The Lives of Others
Director/Writer: Florian Henckel von Donnersmarck
Cinematography: Hogen Bagdanski
Starring: Ulrich Mühe, Sebastian Koch, Martina Gedeck
Studio Info: Sony Pictures Classics, 137 mins.
Director: Andrey Kravchuk
Writer: Andrei Romanov
Cinematography: Alexander Burov
Starring: Kolya Spiridonov, Denis Moiseenko, Sasha Sirotkin
Studio Info: Sony Pictures Classics, 90 mins.
The Academy Awards’ Best Foreign Language Film category requires each participating country to submit a single film for consideration. Some 60 countries submitted films this year, and, as in most years, they range from real gems to sentimental attempts at breaking into the U.S. box office.
Germany’s entry, The Lives of Others, is a cleverly constructed film about an East German spy who surveils a playwright suspected of sympathizing with the West. He bugs the man’s house, listens to his every peep and writes daily reports. But as he listens, he begins to have reservations about the mission.
We never learn much about the spy, although he’s the center of the movie, and writer/director Florian Henckel von Donnersmarck relies almost entirely on an ambiguous, minimally expressive performance from his star to keep the man’s changing sympathies plausible.
This is fine in itself, but I’d be more likely to give Henckel von Donnersmarck credit for nuance if he weren’t also making mincemeat of his film’s plot. He builds interesting, complex set pieces but then knocks them out of alignment, like a jeweler wearing boxing gloves, and he has so little trust in the audience’s ability to keep up with the plot twists that he often explains them two or three times. A transcript, a flashback, a lengthy recap, and then a telltale red fingerprint all convey the same information, as if he couldn’t decide which way to go and chose them all, cuing the musical swell each time.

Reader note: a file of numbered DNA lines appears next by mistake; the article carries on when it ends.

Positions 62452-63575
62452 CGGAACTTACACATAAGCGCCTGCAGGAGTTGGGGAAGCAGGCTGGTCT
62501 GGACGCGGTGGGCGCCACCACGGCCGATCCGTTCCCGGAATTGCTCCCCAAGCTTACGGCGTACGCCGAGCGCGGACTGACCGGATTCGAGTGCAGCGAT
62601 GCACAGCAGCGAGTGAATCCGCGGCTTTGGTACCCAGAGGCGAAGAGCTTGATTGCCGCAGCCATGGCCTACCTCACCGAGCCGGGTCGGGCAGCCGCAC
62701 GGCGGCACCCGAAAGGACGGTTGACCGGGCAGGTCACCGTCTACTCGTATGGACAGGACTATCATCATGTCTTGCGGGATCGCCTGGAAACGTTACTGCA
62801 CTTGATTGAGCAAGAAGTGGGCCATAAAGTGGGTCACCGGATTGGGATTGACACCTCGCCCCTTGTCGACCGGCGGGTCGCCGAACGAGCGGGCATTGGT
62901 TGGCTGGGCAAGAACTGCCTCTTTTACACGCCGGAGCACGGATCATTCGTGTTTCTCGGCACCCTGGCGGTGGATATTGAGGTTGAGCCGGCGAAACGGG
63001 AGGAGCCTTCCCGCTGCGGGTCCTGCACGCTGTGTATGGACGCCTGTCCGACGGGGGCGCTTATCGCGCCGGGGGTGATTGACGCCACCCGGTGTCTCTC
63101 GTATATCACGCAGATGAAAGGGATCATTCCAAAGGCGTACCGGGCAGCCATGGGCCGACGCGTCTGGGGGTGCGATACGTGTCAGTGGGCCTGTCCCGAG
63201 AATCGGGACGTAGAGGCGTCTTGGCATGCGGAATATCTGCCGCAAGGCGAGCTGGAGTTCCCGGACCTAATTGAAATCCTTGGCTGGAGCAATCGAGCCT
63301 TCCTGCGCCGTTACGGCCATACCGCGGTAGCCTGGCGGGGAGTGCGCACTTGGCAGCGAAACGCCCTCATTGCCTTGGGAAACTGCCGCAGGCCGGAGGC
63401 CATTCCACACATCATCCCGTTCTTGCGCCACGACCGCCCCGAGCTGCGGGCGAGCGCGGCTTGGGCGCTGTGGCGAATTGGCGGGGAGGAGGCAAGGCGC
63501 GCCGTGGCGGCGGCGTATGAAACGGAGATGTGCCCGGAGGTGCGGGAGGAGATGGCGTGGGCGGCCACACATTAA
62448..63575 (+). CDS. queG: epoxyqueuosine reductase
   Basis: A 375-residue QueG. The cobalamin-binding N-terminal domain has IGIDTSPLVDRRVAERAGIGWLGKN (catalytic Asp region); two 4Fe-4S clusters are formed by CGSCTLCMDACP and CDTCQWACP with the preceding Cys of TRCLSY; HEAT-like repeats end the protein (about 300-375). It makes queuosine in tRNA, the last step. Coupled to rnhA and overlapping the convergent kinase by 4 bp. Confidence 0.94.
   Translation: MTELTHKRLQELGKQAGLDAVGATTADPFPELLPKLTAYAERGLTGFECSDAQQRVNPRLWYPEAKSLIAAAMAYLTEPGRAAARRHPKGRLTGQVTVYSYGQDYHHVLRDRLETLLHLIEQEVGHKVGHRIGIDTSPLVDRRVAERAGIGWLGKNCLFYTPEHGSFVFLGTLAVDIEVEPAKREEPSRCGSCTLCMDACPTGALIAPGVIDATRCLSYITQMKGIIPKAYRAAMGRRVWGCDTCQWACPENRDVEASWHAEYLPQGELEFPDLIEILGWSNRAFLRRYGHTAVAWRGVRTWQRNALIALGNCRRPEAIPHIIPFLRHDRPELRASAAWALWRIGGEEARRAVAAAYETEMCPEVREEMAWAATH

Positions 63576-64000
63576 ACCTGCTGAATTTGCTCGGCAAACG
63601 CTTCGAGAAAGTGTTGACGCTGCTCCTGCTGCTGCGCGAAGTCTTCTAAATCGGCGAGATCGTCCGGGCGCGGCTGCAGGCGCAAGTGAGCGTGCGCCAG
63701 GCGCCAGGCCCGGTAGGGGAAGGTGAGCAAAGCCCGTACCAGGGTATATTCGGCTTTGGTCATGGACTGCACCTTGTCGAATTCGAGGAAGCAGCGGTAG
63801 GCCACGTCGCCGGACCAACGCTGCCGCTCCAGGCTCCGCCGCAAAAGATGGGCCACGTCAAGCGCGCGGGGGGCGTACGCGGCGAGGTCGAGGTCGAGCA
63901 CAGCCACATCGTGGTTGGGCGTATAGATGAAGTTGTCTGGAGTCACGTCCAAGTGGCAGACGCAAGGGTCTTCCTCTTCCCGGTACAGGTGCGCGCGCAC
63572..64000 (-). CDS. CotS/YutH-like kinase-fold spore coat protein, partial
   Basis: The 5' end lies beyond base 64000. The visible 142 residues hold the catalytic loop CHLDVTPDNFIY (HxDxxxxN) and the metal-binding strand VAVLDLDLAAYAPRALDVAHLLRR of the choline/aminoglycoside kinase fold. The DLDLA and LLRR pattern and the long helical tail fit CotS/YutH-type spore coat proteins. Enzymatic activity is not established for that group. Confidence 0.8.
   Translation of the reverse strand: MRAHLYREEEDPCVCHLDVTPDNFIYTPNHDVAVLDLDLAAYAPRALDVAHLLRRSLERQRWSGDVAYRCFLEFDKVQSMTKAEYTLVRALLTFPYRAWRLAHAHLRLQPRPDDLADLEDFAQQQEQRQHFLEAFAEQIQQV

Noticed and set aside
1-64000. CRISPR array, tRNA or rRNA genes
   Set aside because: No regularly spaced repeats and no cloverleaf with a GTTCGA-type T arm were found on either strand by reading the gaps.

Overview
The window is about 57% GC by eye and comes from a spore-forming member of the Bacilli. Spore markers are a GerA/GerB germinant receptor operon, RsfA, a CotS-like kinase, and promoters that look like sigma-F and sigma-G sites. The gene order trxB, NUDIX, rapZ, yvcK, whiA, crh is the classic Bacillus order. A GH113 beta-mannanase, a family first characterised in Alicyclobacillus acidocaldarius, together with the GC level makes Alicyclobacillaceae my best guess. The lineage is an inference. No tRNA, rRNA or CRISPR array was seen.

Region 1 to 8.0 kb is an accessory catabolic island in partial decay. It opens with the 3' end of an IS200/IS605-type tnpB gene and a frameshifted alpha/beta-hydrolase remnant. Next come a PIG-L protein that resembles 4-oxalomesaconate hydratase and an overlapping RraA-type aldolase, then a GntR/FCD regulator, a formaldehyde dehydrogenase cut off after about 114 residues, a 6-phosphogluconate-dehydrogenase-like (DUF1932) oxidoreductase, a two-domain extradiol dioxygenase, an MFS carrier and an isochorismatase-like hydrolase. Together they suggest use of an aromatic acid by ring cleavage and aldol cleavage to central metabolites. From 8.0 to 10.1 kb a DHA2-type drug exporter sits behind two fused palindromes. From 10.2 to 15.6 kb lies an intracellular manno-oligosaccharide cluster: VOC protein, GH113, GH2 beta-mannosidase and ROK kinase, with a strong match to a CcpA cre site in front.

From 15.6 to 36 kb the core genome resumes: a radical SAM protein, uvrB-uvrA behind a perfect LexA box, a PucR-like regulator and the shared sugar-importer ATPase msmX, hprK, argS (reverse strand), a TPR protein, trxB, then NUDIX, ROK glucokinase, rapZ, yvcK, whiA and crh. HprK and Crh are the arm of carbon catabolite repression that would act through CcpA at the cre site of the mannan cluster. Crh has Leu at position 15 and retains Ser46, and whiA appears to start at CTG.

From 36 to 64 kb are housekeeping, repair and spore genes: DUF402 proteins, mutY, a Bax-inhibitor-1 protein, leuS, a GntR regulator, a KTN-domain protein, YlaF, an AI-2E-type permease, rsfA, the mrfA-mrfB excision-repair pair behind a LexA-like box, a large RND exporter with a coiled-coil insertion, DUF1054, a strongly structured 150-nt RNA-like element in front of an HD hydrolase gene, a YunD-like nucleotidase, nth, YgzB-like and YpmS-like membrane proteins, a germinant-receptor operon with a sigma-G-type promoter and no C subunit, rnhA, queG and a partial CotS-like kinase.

Although he has a number of genuinely good ideas—like the part where the spy begins to affect the world he’s watching, even though we knew he would—the film is marred by redundancy, indecision and clumsiness. Germany could’ve submitted something much stronger for the Academy’s consideration—such as the excellent character study Requiem—instead of this intermittently engrossing but largely vacuous film about bad-spies-gone-good.
Russia’s submission for the Foreign film Oscar is The Italian, a story about a boy named Vanya who lives in a Russian orphanage. A couple from Italy begins the process of adopting Vanya, but then a woman arrives at the orphanage suddenly and leaves moments later in tears. She’s the long-lost mother of a boy who no longer lives there—he was recently adopted—and she leaves the building as childless as she came, but for the children who raced down the stairwell to get a glimpse, her brief visit has opened a door of possibility and imagination. That night, every face in every bunk carries the silent hope of being reclaimed.
But for Vanya, the woman’s visit presents a quandary. If he leaves with his new Italian family, he might close that door forever. So he begins a search for his birth mother. And the clock is ticking. While The Italian never again reaches the heights of those early scenes, especially after a hokey section in which Vanya rapidly and miraculously learns to read during a musical montage, it nevertheless finds a modest altitude when the boy takes to the road. With a plot just this side of cloying, The Italian is undoubtedly aiming for box-office magic, but it’s charming enough that I don’t mind. With a tensed brow, Kolya Spiridonov plays soft-spoken Vanya as a boy perpetually hovering between anxiety and dogged determination, and the film walks the same line, unsure about where it’s going but always moving forward regardless.